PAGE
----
According to the Humboldt Institute, Colombians could eat a different fruit every day for more than a year. Yes! You are reading well. We could spend a whole year trying different fruits because in Colombia there are over 400 edible native species.

Colombia is known as the “gateway to South America”; it sits in the northwestern part of the continent where South America connects with Central and North America. It is famed for its great climatic diversity, including deserts, tropical rainforests, savannas, prairies and mountain ranges. The climates in these mountainous areas are usually categorized according to their elevation, known as “pisos térmicos” in Spanish.

Furthermore, thanks to its geographical proximity to the equator, Colombia doesn’t have typical seasons like spring, summer, fall and winter. Instead, there are only two seasons, rainy and dry, and the weather stays more or less the same all year round in each region. These characteristics are what make Colombia not only the second most diverse country in the world but also a fruit heaven on earth.

So, what kind of fruits would you find when visiting Colombia?

Here are Learn more than Spanish’s Top 15 of the fruits Colombians like the most :

 1. Lulo

Colombian exotics fruits: Lulo

2. Guanabana (Soursop)

Colombian exotics fruits: Guanábana

3. Granadilla

Colombian exotics fruits: Granadilla

4. Chontaduro

Colombian exotics fruits: Chontaduro

5. Maracuyá (Passion Fruit)

Colombian exotics fruits: Maracuya

6. Gulupa

Colombian exotics fruits: Gulupa

7. Guayaba (guava)

Colombian exotics fruits: Guayaba

8. Borojó

Colombian exotics fruits: Borojó

9. Tomate de árbol (Tree tomato)

Colombian exotics fruits: Tomate de árbol

10. Feijoa

Colombian exotics fruits: Feijoa

11. Curuba (Banana Passion Fruit)

Colombian exotics fruits: Curuba

12. Pitahaya (Dragon Fruit)

Colombian exotics fruits: Pitaya

13. Uchuva (Golden Berry or Physalis)

Colombian exotics fruits: Uchuva

14. Zapote (Sapota)

Colombian exotics fruits: Zapote

15. Mangostino (Mangosteen)

Colombian exotics fruits: Mangostino

These are some of the fruits that you might try at least once during your trip to Colombia, likely with new friends or at family gatherings, but definitely in the streets of Bogota and when visiting the iconic local markets of our city.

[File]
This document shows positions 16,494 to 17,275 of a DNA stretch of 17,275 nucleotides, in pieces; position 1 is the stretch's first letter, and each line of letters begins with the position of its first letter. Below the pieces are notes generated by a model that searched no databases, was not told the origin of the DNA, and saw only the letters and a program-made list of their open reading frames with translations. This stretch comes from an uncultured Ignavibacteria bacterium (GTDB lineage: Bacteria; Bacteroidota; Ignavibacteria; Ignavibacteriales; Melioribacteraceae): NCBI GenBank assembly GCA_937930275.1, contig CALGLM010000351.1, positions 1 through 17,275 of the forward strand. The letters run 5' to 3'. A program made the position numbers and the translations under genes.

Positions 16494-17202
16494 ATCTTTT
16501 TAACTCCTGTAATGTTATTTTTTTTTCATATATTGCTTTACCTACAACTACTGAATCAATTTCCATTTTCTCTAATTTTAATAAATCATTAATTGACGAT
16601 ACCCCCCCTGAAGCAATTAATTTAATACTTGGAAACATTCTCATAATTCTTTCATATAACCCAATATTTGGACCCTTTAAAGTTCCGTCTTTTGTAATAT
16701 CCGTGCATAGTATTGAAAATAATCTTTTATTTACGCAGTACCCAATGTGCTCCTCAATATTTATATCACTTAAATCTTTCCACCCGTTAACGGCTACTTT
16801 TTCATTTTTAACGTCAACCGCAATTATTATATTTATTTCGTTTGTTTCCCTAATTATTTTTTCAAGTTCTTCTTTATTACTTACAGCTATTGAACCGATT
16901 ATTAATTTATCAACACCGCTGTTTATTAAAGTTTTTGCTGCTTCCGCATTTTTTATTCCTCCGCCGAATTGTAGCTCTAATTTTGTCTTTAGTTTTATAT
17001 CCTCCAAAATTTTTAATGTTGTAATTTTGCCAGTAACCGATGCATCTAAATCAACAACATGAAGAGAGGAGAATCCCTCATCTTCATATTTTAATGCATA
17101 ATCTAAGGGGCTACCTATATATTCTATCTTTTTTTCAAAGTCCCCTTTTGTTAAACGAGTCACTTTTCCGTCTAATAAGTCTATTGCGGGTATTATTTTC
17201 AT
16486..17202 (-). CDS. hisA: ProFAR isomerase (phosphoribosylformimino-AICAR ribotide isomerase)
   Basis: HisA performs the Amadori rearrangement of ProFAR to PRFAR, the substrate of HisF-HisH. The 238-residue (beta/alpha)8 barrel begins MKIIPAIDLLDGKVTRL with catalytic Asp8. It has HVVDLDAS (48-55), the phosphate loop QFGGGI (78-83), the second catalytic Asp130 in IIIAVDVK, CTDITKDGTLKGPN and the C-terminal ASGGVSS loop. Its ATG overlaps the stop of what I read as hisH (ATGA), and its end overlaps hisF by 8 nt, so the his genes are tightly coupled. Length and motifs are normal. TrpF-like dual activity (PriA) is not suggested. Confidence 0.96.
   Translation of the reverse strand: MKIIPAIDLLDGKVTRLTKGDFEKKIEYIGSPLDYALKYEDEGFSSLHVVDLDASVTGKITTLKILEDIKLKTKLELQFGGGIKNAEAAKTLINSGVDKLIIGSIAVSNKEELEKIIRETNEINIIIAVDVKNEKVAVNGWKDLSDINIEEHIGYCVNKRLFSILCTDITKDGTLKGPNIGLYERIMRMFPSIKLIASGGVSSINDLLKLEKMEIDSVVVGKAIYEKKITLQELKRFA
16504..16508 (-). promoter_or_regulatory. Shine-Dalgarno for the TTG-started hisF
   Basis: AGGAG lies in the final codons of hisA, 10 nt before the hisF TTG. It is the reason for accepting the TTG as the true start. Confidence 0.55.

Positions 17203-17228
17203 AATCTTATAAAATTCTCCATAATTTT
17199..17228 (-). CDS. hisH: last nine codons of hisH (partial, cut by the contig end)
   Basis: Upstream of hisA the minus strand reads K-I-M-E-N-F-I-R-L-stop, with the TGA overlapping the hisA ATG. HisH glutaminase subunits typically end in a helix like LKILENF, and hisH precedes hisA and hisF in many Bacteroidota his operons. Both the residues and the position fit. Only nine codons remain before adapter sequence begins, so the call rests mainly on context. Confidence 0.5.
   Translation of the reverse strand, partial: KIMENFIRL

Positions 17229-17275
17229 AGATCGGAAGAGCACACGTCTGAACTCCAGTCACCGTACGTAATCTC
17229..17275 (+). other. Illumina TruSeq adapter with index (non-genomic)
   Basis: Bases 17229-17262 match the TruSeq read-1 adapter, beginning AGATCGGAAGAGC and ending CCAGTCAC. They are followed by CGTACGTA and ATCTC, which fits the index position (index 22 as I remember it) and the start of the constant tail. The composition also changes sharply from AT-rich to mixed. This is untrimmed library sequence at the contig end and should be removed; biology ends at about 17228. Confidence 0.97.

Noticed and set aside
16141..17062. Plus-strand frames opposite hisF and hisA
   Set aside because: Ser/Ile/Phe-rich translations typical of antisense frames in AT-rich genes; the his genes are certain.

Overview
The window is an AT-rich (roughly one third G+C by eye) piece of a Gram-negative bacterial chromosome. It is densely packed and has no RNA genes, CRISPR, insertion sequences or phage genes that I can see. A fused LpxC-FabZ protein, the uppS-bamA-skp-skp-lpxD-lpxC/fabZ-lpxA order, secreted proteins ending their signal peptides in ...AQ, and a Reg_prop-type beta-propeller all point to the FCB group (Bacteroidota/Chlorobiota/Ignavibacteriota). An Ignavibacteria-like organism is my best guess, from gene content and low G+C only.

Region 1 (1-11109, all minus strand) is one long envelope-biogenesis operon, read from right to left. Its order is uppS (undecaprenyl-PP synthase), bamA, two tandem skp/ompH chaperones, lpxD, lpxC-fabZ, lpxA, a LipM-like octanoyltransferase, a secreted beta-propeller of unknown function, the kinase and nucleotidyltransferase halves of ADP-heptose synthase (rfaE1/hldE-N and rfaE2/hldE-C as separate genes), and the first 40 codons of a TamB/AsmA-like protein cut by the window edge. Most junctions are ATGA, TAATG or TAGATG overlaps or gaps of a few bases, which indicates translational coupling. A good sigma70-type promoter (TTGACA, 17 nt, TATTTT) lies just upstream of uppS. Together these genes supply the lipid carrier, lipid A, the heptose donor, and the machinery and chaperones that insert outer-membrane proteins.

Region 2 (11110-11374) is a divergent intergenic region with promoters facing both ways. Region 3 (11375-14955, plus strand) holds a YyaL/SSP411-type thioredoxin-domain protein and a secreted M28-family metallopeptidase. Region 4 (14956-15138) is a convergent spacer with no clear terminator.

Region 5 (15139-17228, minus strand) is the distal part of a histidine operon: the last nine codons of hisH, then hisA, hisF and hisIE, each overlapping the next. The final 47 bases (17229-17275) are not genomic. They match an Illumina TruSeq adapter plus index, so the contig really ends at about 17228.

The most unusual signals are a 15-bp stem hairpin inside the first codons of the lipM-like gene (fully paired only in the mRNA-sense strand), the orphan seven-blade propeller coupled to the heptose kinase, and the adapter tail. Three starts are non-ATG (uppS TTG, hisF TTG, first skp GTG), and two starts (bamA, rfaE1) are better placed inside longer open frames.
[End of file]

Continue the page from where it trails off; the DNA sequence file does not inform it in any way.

When buying fruits from street vendors or in the local markets you should be prepared to have short –or even long- conversations with random people. Colombians smile and talk a lot, we’re very friendly and polite but we also use a lot of informal expressions. Make sure you learn some slang and local expressions, so you don’t miss our jokes.

Learn More Than Spanish students visiting one of Bogota's famous local markets

Learn More Than Spanish students visiting one of Bogota’s famous local markets

Are these fruits already exotic for you? For Colombians these fruits are quite normal; we use them to prepare natural juices at home, make fruit desserts and snacks. However, there are some fruits that are exotic even for Colombians: Amazonian fruits.

Although Colombia accounts only with the 8% of the Amazon rainforest (Brazil 60%, Peru 12%, Bolivia 7%, Venezuela 5%, Guyana 3%, Suriname 2%, Ecuador 2%, French Guiana 1%), there are a large number of Amazonian fruits than can be found nowadays in the main cities.

Here the Top 3 Amazonian fruits for Colombians:

1. Cupuazu

Colombian exotics fruits: Capuazu

2. Camu Camu

Colombian exotics fruits: Camu Camu

3. Arazá

Colombian exotics fruits: Arazá

These fruits are not as easy to find as the fruits listed above. However, in Bogotá, for instance, you can find almost everything that grows in Colombia.

These particular Amazonian fruits have been gaining popularity in the capital city since restaurants like Wok and Crepes & Waffles, two of the most important restaurant chains, are using these products for their juices and desserts. As part of their social and environmental program, these local restaurant chains have started sourcing both local and exotic products from all around Colombia for their menus in order to bring city people back to their roots.

If you have visited Colombia you’ve hopefully tasted some of our diverse and delicious fruits, but if not, we suggest you take note of their names and make sure you try them when you visit us again (yes, we know you will be back!). If you haven’t visited Colombia yet now you have another reason to put this beautiful country in your bucket list destination.

Has this post brought back memories from your trip to Colombia? What was your favourite fruit?